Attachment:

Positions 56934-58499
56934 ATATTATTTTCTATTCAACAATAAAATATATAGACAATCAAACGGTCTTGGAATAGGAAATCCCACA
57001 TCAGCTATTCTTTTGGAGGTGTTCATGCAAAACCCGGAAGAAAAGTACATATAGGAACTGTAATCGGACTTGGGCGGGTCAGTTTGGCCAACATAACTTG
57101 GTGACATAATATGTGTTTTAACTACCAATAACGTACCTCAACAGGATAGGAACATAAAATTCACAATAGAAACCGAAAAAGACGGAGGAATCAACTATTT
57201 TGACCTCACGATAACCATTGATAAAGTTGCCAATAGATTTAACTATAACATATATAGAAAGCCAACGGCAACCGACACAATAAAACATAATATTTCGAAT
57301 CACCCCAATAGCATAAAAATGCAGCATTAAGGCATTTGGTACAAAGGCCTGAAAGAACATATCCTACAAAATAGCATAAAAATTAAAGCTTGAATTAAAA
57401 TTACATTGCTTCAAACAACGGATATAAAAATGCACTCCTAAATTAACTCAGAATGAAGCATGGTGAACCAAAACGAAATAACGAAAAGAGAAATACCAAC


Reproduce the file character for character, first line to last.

Positions 56934-58499
56934 ATATTATTTTCTATTCAACAATAAAATATATAGACAATCAAACGGTCTTGGAATAGGAAATCCCACA
57001 TCAGCTATTCTTTTGGAGGTGTTCATGCAAAACCCGGAAGAAAAGTACATATAGGAACTGTAATCGGACTTGGGCGGGTCAGTTTGGCCAACATAACTTG
57101 GTGACATAATATGTGTTTTAACTACCAATAACGTACCTCAACAGGATAGGAACATAAAATTCACAATAGAAACCGAAAAAGACGGAGGAATCAACTATTT
57201 TGACCTCACGATAACCATTGATAAAGTTGCCAATAGATTTAACTATAACATATATAGAAAGCCAACGGCAACCGACACAATAAAACATAATATTTCGAAT
57301 CACCCCAATAGCATAAAAATGCAGCATTAAGGCATTTGGTACAAAGGCCTGAAAGAACATATCCTACAAAATAGCATAAAAATTAAAGCTTGAATTAAAA
57401 TTACATTGCTTCAAACAACGGATATAAAAATGCACTCCTAAATTAACTCAGAATGAAGCATGGTGAACCAAAACGAAATAACGAAAAGAGAAATACCAAC